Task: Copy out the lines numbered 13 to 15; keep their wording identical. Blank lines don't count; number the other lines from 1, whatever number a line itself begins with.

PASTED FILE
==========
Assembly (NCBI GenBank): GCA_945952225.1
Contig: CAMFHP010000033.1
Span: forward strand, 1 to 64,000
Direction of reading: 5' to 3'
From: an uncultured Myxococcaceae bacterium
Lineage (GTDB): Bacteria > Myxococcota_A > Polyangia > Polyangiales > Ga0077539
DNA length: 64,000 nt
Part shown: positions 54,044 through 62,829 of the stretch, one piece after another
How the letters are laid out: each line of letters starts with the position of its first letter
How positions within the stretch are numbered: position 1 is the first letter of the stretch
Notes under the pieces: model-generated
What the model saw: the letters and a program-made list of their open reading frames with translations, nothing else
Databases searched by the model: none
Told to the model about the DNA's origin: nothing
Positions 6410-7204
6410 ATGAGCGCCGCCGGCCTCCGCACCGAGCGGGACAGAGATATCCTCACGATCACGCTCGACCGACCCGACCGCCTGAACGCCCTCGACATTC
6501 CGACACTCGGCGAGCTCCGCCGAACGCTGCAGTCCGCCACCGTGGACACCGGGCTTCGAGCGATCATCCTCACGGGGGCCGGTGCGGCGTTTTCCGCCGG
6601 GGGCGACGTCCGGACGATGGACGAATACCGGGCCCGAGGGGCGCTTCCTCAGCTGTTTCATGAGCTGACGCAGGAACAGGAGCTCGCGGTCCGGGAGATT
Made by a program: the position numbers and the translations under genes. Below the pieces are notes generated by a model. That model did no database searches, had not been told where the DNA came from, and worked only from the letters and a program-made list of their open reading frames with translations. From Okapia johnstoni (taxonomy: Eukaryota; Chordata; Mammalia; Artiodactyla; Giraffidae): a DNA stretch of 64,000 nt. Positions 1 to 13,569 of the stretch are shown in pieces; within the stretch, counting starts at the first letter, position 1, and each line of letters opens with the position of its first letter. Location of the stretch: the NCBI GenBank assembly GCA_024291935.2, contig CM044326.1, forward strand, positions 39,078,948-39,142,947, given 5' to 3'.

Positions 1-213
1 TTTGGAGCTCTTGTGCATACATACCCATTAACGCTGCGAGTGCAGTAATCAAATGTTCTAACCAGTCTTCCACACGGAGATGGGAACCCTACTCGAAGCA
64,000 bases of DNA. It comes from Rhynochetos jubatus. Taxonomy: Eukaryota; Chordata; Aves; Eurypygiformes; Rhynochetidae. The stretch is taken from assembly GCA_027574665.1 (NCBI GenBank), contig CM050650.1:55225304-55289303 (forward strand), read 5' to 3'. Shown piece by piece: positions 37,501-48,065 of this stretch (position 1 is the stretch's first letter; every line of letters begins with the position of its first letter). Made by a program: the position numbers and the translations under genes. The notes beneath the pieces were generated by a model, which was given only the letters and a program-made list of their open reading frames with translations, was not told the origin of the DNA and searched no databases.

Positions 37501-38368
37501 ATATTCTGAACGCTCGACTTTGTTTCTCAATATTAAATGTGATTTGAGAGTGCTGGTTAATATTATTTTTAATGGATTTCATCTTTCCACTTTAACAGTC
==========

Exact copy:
Databases searched by the model: none
Told to the model about the DNA's origin: nothing
Positions 6410-7204